What makes content ”readable?”
“Readable” means content can be understood by an educated person, with or without assistive technologies. Also, additional information necessary to understand the content is made available.
The easiest “readability” provision to implement is specifying the language (or languages) that appear on a web page. Language is specified in the page markup and is invisible to readers. Nevertheless, encoding the language — or changes in language — is important. Some browsers and assistive technologies cannot present content correctly unless the web author identifies the language or languages.
Language of Page Explained
Different languages use different alphabets. English, French, and German use the Latin alphabet; Russian and Ukrainian, the Cyrillic alphabet; and Greek, the Greek alphabet. Even when two languages share an alphabet, they may not use the same letters. For example, both English and Slovak are based on the Latin alphabet; however, English has 26 letters, while Slovak has 46.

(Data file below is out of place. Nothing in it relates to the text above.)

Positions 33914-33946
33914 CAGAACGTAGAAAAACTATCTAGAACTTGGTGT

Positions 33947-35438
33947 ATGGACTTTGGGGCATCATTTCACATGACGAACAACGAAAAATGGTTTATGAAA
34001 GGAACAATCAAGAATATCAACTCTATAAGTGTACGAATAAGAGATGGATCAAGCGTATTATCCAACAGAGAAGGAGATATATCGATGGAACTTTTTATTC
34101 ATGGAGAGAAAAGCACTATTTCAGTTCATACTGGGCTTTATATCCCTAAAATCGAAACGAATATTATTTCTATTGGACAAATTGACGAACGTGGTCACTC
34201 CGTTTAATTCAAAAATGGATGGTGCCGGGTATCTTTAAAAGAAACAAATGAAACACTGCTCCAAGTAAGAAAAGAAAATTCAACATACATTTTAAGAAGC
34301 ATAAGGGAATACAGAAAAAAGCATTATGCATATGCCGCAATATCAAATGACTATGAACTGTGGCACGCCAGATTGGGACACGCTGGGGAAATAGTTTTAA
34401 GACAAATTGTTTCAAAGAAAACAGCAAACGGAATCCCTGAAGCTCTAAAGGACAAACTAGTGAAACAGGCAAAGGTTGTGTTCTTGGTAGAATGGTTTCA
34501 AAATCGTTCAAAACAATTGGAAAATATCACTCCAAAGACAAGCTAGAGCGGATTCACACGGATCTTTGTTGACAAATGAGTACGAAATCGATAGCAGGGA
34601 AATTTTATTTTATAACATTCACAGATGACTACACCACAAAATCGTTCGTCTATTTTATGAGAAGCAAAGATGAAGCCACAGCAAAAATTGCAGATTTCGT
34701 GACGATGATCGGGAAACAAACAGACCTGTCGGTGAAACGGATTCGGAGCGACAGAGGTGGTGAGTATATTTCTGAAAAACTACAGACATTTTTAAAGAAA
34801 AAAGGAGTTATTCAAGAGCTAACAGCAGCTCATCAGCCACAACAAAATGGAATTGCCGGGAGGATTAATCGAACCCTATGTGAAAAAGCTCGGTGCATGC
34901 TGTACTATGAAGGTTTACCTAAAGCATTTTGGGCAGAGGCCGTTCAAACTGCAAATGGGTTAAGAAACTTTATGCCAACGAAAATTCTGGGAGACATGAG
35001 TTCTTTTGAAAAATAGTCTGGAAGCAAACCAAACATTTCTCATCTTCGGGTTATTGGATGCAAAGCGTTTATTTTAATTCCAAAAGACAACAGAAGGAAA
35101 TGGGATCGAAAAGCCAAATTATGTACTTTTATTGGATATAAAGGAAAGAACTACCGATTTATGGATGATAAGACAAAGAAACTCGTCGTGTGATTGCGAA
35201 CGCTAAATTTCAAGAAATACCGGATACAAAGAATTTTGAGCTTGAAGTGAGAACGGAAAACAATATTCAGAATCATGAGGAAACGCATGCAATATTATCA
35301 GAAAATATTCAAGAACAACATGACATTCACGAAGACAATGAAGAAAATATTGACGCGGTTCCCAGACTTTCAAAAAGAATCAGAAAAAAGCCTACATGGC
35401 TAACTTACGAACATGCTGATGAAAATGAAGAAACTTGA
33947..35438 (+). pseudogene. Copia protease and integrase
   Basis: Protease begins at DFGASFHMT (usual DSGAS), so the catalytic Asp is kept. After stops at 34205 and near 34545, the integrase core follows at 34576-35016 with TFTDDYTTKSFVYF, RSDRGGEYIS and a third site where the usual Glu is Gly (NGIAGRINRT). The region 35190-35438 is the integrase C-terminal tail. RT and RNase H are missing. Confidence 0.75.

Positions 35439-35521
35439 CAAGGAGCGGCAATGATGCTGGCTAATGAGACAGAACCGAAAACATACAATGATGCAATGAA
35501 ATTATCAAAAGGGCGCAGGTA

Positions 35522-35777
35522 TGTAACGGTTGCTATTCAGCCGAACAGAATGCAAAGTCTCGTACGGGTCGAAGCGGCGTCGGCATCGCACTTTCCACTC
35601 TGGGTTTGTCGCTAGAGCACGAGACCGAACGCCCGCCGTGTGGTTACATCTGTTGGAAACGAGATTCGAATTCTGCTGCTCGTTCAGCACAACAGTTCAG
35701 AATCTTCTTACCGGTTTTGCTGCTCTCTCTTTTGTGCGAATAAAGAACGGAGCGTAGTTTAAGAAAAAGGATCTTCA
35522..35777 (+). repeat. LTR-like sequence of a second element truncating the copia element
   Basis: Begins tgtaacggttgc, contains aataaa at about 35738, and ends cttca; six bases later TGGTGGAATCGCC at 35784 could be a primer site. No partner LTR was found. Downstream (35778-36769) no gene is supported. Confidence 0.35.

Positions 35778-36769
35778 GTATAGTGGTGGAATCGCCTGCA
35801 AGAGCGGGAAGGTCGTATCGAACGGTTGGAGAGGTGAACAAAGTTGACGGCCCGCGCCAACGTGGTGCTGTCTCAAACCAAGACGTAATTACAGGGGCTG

Although SC 3.1.1 mostly affects individuals who are involved with the technical side of web production, anyone who creates online content should be aware of the rule: every web page must specify the language in which it is written (e.g., English, French, Hebrew, Japanese, and so on). When this rule is followed, browsers, media players, and assistive technologies automatically present text properly.
Specifying the language ensures the following:
- The correct alphabet is displayed
- All letters, characters, and symbols for the specified language are displayed
- Screen readers load the appropriate pronunciation rules
- Media players show the right captions
When a web page uses several languages, specify the language that is used most. If several languages share the spotlight, choose the first language that appears on the page.
The language of a page is defined in the opening
html element on the page. The
html element should have the
lang attribute added, with the appropriate language code as its value. The two-letter language codes for HTML are defined in the ISO 639-1 standard, which are applied as seen in the following markup.